Tip: Double check every detail of your patients’ information.
You might have moved into the New Year with goals for improving things in your personal life, but have you set new goals for improving your practice’s bottom line in 2016? If not, it’s time to think of some basic strategies that can help your collection procedures.
Here’s why: Even simple lapses in recording patient information such as spelling a name wrong, confusing the secondary payer with the primary and even incorrect insurance ID number can cause your claims to be denied. Manny Oliverez, CPC, CEO of Capture Billing and Consulting, Inc., in South Riding, VA, shares his experiences handling medical practices’ billings — and they can help ensure you maximize your income potential in 2016.
Verify All Patient Information
You may think that you need to invest in an expensive accounts receivable (A/R) software program or hire pricey consultants to increase your A/R, but there’s one tip that can help you collect more income without costing you a dime, Oliverez says.
“One of the biggest problems I see in some of the medical practices we start to work with is that incorrect patient information was entered into the computer system,” he says. “Misspelled patient names, wrong dates of birth, typos in the insurance ID number, and secondary insurance put in as primary all lead to the claims being denied. This causes the accounts receivable to skyrocket and spiral out of control.”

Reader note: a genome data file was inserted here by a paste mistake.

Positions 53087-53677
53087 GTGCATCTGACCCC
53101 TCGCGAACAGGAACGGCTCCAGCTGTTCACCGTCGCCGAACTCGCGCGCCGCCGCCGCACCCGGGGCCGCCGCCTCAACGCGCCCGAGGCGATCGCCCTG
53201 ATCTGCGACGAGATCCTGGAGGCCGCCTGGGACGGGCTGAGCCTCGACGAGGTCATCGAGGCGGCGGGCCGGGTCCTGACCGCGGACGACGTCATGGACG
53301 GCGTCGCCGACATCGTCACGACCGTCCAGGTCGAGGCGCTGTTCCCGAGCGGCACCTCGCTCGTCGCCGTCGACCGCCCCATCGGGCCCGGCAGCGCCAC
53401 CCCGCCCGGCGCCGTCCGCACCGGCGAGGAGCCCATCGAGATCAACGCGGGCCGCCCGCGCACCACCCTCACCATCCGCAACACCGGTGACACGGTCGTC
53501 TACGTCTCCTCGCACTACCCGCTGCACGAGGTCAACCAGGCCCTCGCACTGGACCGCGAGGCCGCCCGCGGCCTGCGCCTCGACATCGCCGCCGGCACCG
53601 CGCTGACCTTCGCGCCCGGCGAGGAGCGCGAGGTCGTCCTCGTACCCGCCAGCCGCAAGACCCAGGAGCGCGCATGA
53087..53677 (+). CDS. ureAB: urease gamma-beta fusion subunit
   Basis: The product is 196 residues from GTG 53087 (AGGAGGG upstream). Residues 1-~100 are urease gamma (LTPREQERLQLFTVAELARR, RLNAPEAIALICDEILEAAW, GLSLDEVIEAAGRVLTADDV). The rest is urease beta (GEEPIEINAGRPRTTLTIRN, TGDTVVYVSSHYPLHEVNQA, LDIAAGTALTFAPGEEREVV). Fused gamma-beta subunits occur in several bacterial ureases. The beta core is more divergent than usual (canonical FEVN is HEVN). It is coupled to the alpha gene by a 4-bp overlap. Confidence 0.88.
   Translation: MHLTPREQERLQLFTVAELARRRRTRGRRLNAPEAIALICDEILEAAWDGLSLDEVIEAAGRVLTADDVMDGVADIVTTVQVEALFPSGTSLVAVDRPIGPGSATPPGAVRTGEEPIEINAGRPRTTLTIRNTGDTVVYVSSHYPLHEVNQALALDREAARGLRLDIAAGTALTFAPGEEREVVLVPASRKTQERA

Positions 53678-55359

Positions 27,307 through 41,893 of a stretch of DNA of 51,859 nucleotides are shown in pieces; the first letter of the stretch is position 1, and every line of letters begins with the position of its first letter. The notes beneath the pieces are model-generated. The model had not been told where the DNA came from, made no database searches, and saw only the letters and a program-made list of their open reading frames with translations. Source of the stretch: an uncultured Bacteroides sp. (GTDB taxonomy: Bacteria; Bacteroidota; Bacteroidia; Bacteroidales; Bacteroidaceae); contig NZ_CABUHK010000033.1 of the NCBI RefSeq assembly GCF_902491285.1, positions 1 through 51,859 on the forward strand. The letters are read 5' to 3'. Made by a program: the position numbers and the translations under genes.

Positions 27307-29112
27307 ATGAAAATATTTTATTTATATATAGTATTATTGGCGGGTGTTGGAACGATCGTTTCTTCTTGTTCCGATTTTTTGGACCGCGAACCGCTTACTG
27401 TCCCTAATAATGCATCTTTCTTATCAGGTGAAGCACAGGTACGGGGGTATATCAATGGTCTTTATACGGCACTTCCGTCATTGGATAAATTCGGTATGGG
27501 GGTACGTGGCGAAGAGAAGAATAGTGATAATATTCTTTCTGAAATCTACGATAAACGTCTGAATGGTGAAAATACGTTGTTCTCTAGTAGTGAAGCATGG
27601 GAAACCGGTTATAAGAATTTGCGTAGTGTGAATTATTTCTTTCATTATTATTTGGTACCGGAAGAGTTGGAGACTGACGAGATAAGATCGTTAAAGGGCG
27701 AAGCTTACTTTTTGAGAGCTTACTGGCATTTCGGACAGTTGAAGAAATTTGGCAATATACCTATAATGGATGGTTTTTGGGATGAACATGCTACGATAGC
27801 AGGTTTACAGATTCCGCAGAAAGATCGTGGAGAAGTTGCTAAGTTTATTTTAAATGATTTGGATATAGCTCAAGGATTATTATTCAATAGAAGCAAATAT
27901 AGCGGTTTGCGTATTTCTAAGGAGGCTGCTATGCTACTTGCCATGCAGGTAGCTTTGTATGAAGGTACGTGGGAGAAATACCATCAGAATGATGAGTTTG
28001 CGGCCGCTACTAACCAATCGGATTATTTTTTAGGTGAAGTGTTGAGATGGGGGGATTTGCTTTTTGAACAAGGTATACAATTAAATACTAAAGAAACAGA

Not only does this issue create denials, it can sometimes have an impact far beyond that one patient encounter. “Often the problem gets so overwhelming the denials are hardly worked at all, leaving thousands, if not tens of thousands of dollars, on the table,” Oliverez says. “Take care of this one problem and income is sure to rise.”
Don’t Shy Away From Billing Patients
Another area where practices can quickly and inexpensively make an impact involves approaching patients for their portion of the balance. Oliverez sees dozens of practices that don’t have a quality patient collection process, which has become more important than ever as deductibles rise.
“I’ve come across practices that haven’t billed patients in months — one had actually never billed any patients at all,” he says. “The front desk should have procedures in place to collect all copays and balances at the time of service. The billing department needs policies on when and how many patient statements to send, when to mail out demand letters, how many phone calls to make and (if appropriate) when to send an account to collections. And it all needs to be done consistently.”
For example: The 2016 Part B deductible is $166.00. Suppose you fail to collect the deductible for just two patients a day. In January alone, this will cost you $6,640, assuming your practice is only open on the weekdays.'
Takeaway: Since most practices can’t afford to simply write off almost $7,000 a month, now is the time to establish a process of billing patients on the day of the visit, as well as one to ensure you send them bills for any balances afterward.